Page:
A group home is a private residence designed or converted to serve as a non-secure home for unrelated persons who share a common characteristic. In the United States, the term most often refers to homes designed for those in need of social assistance, and who are usually deemed incapable of living alone or without proper supervision. Prior to the 1970s, this function was served by institutions, asylums, poorhouses, and orphanages.
People who live in such a group home may be developmentally disabled, recovering from alcohol or drug addiction, abused or neglected youths, youths with behavioral or emotional problems, and/or youths with criminal records. A group home differs from a halfway house in that it is not restricted to recovering addicts or convicted criminals, and also in that residents usually are encouraged or required to take an active role in the maintenance of the household, such as by performing chores or helping to manage a budget. In most countries, people can still vote and attend university while in a group home.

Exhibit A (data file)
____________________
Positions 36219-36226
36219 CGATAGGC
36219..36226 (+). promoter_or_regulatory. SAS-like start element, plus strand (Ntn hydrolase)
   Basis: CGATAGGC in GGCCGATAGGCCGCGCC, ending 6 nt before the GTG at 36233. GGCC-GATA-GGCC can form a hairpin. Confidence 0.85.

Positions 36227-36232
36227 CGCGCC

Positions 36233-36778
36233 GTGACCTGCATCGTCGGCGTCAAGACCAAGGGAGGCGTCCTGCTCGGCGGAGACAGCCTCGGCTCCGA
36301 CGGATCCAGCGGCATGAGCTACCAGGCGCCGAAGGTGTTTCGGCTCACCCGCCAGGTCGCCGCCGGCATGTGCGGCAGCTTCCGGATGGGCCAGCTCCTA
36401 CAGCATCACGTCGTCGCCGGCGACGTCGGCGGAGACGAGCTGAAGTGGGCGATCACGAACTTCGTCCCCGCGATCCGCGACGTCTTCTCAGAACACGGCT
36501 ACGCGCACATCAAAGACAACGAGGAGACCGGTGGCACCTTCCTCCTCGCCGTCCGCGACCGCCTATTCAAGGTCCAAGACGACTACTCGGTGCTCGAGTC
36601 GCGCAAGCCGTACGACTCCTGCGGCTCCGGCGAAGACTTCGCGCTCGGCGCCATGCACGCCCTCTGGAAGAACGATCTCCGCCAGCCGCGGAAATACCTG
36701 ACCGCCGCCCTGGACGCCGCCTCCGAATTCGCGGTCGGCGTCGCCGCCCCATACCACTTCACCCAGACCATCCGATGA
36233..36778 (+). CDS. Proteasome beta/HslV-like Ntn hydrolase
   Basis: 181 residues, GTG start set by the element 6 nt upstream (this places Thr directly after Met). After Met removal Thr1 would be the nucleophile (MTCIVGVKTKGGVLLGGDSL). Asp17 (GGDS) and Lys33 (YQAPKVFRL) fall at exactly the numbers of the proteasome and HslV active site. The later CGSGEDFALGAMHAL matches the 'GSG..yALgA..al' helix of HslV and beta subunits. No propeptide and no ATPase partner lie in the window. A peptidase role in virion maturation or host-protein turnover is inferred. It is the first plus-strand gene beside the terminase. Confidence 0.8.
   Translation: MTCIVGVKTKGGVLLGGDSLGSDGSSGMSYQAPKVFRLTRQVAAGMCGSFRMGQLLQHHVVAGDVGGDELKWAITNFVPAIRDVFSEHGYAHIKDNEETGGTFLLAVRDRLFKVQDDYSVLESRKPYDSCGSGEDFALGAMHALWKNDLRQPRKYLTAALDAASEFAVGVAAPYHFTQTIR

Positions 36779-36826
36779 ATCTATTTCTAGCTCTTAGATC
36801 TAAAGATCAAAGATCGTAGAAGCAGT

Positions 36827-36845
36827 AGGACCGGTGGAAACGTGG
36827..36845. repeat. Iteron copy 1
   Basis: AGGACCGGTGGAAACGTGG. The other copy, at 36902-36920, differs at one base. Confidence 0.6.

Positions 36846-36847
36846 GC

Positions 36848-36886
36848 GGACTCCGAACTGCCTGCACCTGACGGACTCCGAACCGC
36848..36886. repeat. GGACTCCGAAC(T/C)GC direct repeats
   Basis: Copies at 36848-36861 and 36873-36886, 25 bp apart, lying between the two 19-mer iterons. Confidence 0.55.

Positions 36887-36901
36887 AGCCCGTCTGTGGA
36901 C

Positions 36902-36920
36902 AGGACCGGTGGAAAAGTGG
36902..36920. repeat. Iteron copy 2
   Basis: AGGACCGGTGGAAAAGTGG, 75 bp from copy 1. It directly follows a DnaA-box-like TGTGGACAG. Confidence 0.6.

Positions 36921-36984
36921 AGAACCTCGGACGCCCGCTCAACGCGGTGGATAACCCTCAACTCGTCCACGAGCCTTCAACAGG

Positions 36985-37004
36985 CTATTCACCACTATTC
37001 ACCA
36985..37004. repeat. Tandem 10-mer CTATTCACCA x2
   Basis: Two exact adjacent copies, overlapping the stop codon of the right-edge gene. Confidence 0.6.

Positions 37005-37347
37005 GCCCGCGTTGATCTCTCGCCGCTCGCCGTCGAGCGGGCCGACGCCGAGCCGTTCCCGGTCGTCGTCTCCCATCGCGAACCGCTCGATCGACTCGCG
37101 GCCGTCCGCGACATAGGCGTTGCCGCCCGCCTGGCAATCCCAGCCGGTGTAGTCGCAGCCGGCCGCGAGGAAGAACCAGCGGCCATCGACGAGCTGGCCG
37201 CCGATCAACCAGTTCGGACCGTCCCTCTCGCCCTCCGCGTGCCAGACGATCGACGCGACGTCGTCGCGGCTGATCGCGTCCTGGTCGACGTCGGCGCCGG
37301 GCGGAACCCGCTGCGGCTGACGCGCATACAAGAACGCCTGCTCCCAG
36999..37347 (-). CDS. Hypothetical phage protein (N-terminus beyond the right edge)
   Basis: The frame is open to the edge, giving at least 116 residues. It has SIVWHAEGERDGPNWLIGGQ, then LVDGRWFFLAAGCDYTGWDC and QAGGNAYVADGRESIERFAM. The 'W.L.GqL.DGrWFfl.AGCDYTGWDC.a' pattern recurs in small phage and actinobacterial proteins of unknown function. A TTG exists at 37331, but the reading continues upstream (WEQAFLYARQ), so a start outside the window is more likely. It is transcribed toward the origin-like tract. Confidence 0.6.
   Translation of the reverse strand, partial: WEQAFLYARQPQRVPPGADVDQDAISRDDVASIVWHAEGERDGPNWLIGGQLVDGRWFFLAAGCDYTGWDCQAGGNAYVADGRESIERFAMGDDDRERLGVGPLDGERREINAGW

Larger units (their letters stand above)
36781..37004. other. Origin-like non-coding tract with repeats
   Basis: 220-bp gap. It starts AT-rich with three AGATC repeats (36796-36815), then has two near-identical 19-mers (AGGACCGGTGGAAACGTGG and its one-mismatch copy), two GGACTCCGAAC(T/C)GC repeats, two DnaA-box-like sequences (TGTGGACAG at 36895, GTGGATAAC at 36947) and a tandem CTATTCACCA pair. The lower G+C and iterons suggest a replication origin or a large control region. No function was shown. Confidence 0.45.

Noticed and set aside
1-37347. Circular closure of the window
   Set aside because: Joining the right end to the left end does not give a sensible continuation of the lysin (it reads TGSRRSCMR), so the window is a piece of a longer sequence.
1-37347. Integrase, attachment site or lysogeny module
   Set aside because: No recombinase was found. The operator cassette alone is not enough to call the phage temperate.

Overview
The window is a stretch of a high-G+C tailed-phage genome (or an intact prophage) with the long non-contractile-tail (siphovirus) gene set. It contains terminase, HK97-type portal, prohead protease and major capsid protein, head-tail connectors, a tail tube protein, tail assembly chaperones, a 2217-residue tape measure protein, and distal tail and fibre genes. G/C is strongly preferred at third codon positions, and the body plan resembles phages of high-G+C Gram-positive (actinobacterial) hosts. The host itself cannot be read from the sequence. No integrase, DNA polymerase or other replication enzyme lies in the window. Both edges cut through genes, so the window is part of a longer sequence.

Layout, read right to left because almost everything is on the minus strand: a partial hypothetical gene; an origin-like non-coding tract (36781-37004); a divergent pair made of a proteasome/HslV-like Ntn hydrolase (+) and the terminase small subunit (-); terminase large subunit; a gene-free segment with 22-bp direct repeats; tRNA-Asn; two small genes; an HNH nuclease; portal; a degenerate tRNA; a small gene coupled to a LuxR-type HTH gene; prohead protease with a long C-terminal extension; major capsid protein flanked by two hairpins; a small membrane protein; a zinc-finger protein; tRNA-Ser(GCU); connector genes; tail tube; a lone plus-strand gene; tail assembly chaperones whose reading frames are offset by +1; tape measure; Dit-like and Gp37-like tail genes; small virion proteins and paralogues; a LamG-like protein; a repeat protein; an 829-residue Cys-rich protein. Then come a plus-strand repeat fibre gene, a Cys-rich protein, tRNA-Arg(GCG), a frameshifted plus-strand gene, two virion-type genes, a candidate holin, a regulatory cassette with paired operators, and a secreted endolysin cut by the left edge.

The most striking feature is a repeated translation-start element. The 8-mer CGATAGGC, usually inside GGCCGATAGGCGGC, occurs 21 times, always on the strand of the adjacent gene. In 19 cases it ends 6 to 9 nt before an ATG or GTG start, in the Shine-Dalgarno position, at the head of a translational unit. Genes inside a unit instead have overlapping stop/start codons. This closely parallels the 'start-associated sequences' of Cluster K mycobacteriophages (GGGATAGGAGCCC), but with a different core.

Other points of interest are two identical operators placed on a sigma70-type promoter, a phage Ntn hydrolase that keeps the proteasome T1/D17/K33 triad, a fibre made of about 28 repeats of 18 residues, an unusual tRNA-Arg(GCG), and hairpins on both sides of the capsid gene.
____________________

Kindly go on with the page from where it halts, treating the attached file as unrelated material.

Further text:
There are typically from 3 to 16 residents, as well as a resident manager or service staff. Residents may have their own room or share rooms, and share facilities such as laundry, bathroom, kitchen and common living areas. The opening of group homes in neighborhoods is occasionally opposed by residents, who fear that it will lead to a rise in crime and/or a drop in property values.